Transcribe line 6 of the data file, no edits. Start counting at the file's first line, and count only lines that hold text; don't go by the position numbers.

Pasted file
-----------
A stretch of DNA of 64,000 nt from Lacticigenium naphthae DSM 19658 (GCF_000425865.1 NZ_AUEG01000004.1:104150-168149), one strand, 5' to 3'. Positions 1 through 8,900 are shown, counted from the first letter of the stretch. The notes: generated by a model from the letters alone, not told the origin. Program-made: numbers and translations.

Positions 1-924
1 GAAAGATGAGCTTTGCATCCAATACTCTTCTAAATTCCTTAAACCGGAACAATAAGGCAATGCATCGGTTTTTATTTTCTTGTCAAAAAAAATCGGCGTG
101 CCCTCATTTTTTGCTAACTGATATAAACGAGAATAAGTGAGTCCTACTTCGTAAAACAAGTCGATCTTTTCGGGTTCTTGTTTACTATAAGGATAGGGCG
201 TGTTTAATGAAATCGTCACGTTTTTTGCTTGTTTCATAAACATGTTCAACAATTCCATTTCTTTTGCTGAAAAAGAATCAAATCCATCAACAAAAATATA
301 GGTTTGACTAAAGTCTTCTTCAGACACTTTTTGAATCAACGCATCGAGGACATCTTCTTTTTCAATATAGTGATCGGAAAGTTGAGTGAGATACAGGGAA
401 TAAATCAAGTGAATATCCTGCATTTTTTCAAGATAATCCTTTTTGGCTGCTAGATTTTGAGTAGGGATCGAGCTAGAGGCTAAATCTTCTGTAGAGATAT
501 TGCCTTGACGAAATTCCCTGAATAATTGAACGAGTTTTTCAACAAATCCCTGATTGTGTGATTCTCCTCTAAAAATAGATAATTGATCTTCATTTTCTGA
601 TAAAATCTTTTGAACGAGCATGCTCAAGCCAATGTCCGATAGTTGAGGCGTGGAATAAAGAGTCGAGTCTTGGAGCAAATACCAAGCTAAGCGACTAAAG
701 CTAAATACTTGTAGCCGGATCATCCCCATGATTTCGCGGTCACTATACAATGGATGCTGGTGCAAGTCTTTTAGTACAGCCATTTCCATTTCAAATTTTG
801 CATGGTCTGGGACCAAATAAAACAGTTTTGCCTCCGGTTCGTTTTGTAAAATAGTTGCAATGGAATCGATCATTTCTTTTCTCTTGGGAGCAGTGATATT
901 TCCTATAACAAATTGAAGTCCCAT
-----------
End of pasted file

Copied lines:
301 GGTTTGACTAAAGTCTTCTTCAGACACTTTTTGAATCAACGCATCGAGGACATCTTCTTTTTCAATATAGTGATCGGAAAGTTGAGTGAGATACAGGGAA